The Canadian rent index is a matched model index. Every month, the rental prices paid by the households in the sample are compared with the rental prices they paid the previous month. This approach of following households from one month to the next enables the index to track the cost associated with housing services that remain constant over time. The data on rent are collected using a supplementary questionnaire included in the Labour Force Survey (LFS). Each month, the LFS contacts roughly 60,000 dwelling units to gather information on Canadian workforce. Approximately one-quarter of the selected households (approximately 14,000 units) rent their dwelling and can therefore be considered for the calculation of the CPI rent index. Subsidized dwellings and units used for business purposes are excluded from the rent sample. After taking into consideration all exclusions and non-responses, approximately 9,000 units remain (observations that the CPI can use) across Canada each month.

The CPI is designed to measure “pure” price change. Its purpose is to estimate changes over time in the cost of a fixed basket of goods and services whose characteristics are constant. When certain characteristics change, this is recorded as a change in quality. The “pure” price change corresponds to the remaining price change once the impact of quality changes on the observed prices has been eliminated.

To estimate “pure” price change, a description of the facilities and the key services provided by the landlord are collected along with the rental cost. If some aspect of the service or the amenities of a sample unit should change between two collection periods, an intervention is required to adjust what is included in the rent and to ensure comparability of the unit from one period to the next. For instance, if the landlord ceases to include heating in the rental price, the rent for the previous period is adjusted, assuming that everything else has remained the same, in order to reflect the fact that the tenant is now receiving fewer services than before in exchange for the rent payment. This procedure ensures comparison of similar services and compliance with CPI principles. Quality adjustment is essential to ensure that the price movement reported by the CPI is a “pure” price change, not due to a change in the level of services received by renters.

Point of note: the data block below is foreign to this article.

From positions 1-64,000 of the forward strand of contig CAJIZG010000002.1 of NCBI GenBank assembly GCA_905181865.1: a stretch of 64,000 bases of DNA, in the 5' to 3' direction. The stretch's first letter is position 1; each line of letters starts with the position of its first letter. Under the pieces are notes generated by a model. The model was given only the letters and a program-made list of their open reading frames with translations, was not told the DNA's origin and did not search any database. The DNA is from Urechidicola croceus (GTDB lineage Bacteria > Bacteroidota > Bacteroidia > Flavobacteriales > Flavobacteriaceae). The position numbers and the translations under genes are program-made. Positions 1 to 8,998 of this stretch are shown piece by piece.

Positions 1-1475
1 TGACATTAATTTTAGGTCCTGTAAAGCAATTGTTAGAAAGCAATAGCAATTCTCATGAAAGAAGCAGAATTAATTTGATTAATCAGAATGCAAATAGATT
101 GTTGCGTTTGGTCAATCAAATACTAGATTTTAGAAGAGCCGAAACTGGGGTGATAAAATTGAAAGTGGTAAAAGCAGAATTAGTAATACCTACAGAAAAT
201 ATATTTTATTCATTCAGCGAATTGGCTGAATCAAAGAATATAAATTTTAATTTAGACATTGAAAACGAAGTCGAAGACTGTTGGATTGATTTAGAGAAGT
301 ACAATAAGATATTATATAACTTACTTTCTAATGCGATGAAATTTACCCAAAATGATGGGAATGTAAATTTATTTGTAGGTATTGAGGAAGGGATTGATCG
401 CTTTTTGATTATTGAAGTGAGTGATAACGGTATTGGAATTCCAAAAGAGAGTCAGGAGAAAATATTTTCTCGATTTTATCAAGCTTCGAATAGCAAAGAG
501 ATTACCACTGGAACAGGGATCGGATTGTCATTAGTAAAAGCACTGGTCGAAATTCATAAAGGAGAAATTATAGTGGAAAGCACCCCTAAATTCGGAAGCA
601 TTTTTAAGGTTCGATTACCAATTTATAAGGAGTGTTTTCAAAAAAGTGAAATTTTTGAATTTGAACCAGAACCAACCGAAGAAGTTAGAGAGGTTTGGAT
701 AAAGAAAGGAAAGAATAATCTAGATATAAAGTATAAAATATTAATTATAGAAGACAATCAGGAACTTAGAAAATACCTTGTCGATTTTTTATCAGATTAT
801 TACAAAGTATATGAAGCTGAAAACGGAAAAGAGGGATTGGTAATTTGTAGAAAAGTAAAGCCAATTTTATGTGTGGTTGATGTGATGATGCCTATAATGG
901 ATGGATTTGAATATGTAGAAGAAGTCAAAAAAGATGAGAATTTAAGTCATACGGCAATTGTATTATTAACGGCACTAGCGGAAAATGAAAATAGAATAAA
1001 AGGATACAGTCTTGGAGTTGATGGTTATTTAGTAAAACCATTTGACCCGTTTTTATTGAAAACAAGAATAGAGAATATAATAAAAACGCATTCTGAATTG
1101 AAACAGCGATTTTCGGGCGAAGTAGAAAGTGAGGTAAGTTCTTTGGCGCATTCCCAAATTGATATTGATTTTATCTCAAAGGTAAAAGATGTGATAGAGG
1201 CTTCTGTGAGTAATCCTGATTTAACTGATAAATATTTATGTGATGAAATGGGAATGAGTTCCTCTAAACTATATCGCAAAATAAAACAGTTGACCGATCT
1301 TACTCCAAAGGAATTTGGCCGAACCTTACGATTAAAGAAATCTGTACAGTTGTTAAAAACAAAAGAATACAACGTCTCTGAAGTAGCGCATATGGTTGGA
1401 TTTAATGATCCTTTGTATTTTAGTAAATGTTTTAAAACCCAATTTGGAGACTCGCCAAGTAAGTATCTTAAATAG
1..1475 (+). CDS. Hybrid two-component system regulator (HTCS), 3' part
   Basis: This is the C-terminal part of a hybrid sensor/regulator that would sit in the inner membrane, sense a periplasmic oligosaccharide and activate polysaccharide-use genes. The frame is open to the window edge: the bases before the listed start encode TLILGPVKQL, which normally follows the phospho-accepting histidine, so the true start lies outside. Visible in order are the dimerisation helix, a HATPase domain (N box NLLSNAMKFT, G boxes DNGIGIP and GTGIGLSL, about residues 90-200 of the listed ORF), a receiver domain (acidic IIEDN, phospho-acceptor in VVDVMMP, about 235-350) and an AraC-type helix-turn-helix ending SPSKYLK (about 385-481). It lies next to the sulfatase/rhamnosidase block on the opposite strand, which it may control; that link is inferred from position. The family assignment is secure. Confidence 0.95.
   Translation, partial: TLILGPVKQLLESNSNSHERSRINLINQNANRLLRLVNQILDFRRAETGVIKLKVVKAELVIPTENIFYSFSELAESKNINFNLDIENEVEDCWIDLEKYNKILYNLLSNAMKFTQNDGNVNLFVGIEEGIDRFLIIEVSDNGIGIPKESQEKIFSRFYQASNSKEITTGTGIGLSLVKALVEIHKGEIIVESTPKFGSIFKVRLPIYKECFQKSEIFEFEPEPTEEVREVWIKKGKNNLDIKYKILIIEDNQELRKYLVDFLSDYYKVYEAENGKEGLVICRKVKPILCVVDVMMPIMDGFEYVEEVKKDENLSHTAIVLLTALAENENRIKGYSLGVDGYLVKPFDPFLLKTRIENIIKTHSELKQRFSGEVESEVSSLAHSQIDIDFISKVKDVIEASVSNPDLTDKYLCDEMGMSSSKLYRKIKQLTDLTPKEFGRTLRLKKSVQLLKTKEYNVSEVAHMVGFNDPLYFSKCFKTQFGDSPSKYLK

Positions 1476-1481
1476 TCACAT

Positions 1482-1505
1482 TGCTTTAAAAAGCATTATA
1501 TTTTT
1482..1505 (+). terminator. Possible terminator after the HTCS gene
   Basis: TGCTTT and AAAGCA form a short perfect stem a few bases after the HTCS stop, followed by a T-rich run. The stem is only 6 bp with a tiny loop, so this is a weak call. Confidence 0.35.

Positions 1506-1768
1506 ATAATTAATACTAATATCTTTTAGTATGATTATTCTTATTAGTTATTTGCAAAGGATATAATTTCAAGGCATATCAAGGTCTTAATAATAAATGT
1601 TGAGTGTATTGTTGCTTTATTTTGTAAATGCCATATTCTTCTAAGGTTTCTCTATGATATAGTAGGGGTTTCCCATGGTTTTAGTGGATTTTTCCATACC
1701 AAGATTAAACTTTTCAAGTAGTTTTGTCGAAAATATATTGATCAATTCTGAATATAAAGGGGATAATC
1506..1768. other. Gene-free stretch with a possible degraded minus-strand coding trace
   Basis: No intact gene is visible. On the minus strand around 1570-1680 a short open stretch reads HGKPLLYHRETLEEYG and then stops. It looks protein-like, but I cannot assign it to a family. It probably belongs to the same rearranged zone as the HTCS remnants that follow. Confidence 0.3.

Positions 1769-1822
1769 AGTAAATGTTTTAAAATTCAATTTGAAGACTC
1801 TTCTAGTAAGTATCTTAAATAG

Changes in the rent CPI are often compared with average rent changes from other data sources. Such analyses are problematic, since the data used for the comparisons generally do not take into account quality changes in the stock of rental units. These changes, which often result from renovations or new units on the market, require adjustments to ensure that average rent changes reflect “pure” price movements.

Moreover, some comparison data correspond to advertised rental costs for vacant units. Research shows that the biggest rental price increases occur when a new tenant takes over a unit. Although rent may be freely negotiated between the landlord and a potential new tenant, this does not generally happen when a tenant renews its lease. Sitting tenants are usually protected by government regulations restricting the amount of rent increases. Which means that rental costs associated with advertised vacant units likely overestimate rental costs measured by the CPI. This is particularly true when units with higher rent increases tend to remain vacant for longer periods.

Owned accommodation in the Canadian CPI

Generally speaking, the cost of a housing service can be estimated by the rent charged to a tenant by the landlord. A change in the amount of rent paid, with the quality and quantity of the rental service remaining constant, would represent a price change.